Defendants argue, among other things, that Plaintiff "fails to identify a single adverse employment action that was taken against her." (Reply at 6.) Plaintiff counters, among other things, that "she complained about the unequal application of [A F's] `look' policy between the African-American and White employees to [Lautenbacher], a supervisor, who dismissed and refused to investigate her complaints and expelled her from work, as a result of which [Plaintiff] lost pay"; and she "complained of the discriminatory enforcement of the `look' policy by [Lautenbacher and Landau] to [Park], a manager, who also ignored and refused to investigate [P]laintiff's complaints . . . telling [P]laintiff that she would be replaced." (Pl. Mem. at 16.)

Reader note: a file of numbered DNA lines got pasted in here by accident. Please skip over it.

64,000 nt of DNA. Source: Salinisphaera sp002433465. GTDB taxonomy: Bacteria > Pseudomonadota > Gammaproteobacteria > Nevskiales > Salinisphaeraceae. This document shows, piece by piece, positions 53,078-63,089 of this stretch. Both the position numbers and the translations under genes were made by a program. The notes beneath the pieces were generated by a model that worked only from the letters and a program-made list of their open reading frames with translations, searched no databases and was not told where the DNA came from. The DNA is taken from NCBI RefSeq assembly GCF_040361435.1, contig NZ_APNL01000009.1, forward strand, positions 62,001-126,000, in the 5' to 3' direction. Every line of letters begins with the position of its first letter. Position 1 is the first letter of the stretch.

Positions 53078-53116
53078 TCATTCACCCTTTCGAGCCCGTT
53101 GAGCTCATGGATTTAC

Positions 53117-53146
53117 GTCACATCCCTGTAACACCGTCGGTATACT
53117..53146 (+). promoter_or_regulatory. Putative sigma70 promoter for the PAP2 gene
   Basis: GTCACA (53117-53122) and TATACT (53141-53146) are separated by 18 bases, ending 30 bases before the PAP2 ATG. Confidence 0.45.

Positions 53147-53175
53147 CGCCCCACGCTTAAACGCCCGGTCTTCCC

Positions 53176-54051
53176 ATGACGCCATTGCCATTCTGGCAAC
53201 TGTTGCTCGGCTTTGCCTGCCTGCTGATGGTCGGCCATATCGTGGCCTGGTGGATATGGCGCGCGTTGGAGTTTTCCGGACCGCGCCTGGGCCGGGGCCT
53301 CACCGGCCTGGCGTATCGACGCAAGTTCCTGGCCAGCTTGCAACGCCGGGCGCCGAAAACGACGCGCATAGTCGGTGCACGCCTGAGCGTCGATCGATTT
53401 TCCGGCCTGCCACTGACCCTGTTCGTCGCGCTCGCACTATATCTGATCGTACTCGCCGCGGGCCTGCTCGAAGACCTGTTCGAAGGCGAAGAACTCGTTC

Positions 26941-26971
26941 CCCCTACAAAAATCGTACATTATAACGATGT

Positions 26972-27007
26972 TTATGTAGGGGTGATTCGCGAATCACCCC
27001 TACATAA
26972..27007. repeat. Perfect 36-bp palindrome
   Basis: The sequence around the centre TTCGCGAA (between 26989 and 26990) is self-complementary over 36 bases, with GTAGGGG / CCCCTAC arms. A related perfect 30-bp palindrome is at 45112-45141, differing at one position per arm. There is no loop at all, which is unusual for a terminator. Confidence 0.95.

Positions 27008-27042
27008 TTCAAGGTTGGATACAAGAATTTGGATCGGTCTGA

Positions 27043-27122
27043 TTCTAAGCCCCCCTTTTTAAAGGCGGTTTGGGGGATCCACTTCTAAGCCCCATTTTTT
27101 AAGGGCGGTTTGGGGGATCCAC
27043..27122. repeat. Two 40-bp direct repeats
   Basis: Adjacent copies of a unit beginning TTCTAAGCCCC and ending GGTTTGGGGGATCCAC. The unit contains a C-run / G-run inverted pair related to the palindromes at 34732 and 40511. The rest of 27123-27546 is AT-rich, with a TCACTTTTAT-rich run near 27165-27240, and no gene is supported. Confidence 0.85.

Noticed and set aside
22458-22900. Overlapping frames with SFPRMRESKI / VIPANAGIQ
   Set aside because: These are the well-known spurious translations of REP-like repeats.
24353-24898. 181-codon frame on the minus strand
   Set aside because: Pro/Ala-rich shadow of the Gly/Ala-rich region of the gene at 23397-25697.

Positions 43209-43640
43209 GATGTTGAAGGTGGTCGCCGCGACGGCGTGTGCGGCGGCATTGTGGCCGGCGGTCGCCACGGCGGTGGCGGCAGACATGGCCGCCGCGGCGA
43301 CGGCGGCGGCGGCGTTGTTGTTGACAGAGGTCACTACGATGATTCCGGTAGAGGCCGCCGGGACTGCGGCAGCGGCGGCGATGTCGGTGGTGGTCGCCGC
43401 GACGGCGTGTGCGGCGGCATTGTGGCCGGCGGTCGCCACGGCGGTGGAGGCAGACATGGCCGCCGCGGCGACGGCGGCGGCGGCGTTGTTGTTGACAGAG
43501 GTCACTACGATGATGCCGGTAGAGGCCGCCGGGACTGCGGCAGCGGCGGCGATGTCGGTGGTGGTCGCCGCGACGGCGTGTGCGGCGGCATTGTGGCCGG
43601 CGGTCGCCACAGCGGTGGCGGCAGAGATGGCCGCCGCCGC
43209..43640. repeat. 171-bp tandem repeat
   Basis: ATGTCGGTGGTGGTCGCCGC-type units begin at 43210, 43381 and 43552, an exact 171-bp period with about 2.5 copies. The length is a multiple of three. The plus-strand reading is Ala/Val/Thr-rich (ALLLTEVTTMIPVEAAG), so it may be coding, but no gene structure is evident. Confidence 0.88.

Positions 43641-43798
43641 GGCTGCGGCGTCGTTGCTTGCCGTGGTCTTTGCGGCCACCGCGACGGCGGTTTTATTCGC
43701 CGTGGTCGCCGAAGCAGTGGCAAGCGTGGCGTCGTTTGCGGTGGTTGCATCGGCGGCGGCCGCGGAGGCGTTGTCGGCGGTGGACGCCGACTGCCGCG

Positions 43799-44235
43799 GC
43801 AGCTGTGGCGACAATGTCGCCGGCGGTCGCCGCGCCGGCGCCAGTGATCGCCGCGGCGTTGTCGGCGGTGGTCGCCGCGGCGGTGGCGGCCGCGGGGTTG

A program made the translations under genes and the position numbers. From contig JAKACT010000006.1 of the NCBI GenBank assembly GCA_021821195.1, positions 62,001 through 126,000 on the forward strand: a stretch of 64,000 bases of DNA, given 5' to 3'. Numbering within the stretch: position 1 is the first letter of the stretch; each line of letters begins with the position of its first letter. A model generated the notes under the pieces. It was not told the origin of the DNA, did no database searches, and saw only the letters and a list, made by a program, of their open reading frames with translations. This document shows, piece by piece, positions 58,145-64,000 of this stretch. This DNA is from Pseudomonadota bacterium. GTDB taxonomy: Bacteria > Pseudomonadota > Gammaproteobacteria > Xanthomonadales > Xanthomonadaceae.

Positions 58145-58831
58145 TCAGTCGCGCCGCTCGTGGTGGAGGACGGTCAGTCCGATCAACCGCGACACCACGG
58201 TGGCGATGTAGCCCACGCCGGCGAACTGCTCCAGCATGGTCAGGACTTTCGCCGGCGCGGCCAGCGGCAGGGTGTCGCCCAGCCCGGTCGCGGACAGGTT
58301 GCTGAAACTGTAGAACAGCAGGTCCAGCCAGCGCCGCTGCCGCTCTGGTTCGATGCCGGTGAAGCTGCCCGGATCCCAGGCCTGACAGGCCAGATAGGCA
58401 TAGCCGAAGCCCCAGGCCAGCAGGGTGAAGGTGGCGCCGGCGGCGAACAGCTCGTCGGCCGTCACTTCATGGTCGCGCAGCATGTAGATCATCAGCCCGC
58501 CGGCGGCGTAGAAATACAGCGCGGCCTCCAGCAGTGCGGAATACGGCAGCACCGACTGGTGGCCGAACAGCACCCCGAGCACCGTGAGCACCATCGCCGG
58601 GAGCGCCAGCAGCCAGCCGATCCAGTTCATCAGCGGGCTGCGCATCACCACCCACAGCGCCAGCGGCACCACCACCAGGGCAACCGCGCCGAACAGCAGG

"To establish a prima facie case of retaliation under [Section] 1981, Plaintiff must show that [i] [she] engaged in a protected activity, [ii] Defendants were aware of [her] participation in the protected activity, [iii] Defendants took adverse action against [her], and [iv] a causal connection existed between the protected activity and the adverse action." Ogindo, 2008 WL 5105153, at *4; see Lizardo v. Denny's, Inc., 270 F.3d 94, 105 (2d Cir. 2001).